Sunday, February 7, 1999
"The common belief is that the monetary authorities are in control. If that was true— that governments can control economies— then we'd all be borrowing from the Russians."
As if this one example isn't telling enough, Michael B.O'Higgins draws a breath. "And what have you heard lately about 'Japan, Inc.'?"
The visitor in my office is the progenitor of a virtual industry, the Dow Dogs. In case you've never heard of it, the Dow Dogs is a simple investment idea with a rabid following.
It works like this. Take the 30 stocks of the Dow Jones Industrial Average; eliminate all but the 10 with the highest dividend yields; then pick the five with the lowest price per share. Next year, do it again. No computer. No MBA. No staff of eager researchers. Just a simple idea— big companies survive and pay good dividends while you wait.
The technique has a track record most money managers would envy.
That isn't, however, what Mr. O'Higgins is visiting about.
He's here to talk about his new book, "Beating the Dow with Bonds" (Harper-Business, $24.00) because he believes there is a limit to how much you should pay for stocks. He also believes we have passed that limit.
"Since 1980 I've mostly been in zeros", he says, referring to zero coupon U.S. Treasury obligations." I can see us comfortably going to 4 percent on long bonds by the year 2000. That's where we were in the early 60's. That's when we had low inflation."
This is not a minor change. If yields on long zeros fall from 5 to 4 percent over the next two years, he figures, the investment will return 20 percent each year, most of it from appreciation.
"Last year gold was down slightly. Recently it's been hit pretty hard. Support has been around $300 an ounce for twenty years. But it's breaking down. It seems to be saying that the efforts of central governments (to reflate) aren't working. You can see the same thing in the Commodities Research Bureau Index. If we were going to have inflation then commodity prices would be signaling it by starting to go up. Instead, they're going to new lows.
"Gold has accurately forecast the coarse of long interest rates in 29 of the last 30 years. I don't know of a single economist with a record that comes close to that."
Gold, which few seem concerned about these days, is important to Mr. Higgins because his new book has two simple rules for telling where to invest your money.
The rules go like this:
- If the earnings yield (earnings divided by price) of the S&P 500 is greater than the yield on a10 year Treasury plus about 0.30 percent, invest in the Dow Dogs. If the earnings yield of the S&P 500 is less than the yield on a 10 year Treasury (as it is now), invest in fixed income Treasuries.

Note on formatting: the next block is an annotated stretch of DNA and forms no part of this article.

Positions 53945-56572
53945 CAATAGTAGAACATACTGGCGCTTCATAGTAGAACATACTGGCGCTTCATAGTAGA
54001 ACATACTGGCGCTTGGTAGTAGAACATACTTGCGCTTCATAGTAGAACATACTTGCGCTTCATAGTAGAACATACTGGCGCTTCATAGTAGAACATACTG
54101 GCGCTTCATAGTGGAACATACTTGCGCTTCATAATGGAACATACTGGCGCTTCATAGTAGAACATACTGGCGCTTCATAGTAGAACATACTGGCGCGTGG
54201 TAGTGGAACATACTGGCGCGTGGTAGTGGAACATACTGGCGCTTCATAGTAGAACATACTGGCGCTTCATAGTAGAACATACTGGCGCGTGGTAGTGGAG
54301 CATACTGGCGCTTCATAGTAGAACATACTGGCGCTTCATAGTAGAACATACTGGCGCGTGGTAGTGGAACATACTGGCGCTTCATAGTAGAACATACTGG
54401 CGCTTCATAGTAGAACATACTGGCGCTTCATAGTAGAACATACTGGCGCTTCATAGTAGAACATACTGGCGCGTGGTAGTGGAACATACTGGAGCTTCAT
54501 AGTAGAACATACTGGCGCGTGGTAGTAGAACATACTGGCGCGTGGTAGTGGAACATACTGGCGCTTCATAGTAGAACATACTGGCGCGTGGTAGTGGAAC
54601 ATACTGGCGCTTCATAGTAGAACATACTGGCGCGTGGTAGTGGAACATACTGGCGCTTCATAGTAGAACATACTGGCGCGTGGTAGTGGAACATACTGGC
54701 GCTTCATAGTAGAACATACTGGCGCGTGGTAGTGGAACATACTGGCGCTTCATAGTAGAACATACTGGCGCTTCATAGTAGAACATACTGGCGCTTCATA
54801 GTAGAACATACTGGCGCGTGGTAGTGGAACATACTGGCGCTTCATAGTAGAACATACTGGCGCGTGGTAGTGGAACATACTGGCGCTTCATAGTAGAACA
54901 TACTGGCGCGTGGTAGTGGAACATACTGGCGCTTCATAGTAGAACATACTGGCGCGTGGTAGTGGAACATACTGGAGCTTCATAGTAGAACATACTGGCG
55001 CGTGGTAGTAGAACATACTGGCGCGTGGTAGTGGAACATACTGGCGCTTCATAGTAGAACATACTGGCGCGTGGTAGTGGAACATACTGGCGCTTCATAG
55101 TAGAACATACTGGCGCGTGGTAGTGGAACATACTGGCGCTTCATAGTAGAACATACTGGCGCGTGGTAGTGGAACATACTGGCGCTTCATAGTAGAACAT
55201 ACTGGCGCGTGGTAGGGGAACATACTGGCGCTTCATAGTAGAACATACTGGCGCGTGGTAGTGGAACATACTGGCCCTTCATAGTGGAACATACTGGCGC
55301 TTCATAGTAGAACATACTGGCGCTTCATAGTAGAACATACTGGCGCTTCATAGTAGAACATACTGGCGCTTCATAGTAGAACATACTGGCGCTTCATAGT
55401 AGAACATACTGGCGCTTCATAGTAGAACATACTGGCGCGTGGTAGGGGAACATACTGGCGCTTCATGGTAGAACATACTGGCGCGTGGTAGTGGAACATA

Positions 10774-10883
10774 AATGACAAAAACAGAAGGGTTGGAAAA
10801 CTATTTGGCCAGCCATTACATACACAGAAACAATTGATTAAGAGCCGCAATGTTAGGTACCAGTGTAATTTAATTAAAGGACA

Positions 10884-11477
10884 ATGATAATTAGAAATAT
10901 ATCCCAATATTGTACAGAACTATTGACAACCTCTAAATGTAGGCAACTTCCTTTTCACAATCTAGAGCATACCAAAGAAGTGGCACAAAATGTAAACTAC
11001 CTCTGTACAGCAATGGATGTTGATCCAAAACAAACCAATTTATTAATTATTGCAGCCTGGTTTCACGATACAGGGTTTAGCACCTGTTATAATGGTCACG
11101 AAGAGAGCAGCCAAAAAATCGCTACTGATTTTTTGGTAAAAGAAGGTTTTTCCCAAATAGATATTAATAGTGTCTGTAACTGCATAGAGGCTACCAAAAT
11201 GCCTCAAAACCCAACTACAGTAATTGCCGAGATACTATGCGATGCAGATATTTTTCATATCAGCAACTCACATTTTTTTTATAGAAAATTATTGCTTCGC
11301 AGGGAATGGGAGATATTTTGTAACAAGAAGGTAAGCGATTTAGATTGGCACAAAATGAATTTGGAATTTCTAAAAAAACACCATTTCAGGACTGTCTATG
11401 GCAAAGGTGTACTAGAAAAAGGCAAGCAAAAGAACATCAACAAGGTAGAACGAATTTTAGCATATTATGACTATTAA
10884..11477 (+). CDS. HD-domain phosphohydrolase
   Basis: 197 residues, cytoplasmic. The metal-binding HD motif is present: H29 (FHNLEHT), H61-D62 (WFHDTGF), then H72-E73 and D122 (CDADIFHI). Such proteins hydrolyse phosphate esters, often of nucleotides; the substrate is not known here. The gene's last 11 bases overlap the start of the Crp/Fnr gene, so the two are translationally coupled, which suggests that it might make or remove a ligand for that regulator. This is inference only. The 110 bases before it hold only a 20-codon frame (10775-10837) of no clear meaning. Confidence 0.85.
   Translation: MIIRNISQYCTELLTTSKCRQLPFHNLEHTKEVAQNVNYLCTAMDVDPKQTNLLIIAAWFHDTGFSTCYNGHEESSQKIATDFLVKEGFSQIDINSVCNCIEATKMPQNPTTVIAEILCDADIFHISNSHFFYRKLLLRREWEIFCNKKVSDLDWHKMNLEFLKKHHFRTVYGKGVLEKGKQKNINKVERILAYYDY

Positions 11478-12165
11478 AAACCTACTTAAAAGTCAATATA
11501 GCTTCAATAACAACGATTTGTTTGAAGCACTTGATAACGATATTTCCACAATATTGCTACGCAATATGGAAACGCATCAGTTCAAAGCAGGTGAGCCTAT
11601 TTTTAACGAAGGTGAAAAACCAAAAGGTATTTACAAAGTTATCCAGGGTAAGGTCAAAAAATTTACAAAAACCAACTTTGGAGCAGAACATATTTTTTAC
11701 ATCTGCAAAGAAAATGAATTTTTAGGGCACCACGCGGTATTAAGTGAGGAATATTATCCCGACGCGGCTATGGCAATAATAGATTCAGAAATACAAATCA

- If the price of gold has risen in the last year, buy Treasury bills; if the price of gold has declined in the preceding year, buy long term Treasury bonds. Since gold has fallen in price over the last year, the signal is to buy bonds.
In other words, two rules tell you to either be 100 percent in Dow Dogs, 100 percent in long bonds, or 100 percent in cash equivalents. I asked Mr. O'Higgins if a less radical approach was possible.
"It's not my style." He said.
"From 1968 through 1998 the stock market has had six losing years. The Dow Dogs have had four down years. But using this approach— which you can do in a few minutes with statistics from Barron's— you would have had only one losing year. That was 1974, a loss of 3.8 percent, when the method got you into stocks a year too early.
"It's more volatile... but the volatility has been up."
The book shows the method producing a 23.77 percent annual return from 1969 to the present, handily exceeding the 18.03 percent return of the Dow Dogs which, in turn, blew away the return on the S&P 500. And, yes, the return on the S&P 500 blew away the vast majority of money managers.
Should you invest by O'Higgins' rules?
Probably not. Most people won't have the stomach for such radical shifts in their investments.
Then why am I telling you about him? Just this: Another long-term investor is looking at stocks, finding them overvalued, and giving a signal to sell them all.
The rest of us may want to lighten up a bit and throw a little red meat to the bulls.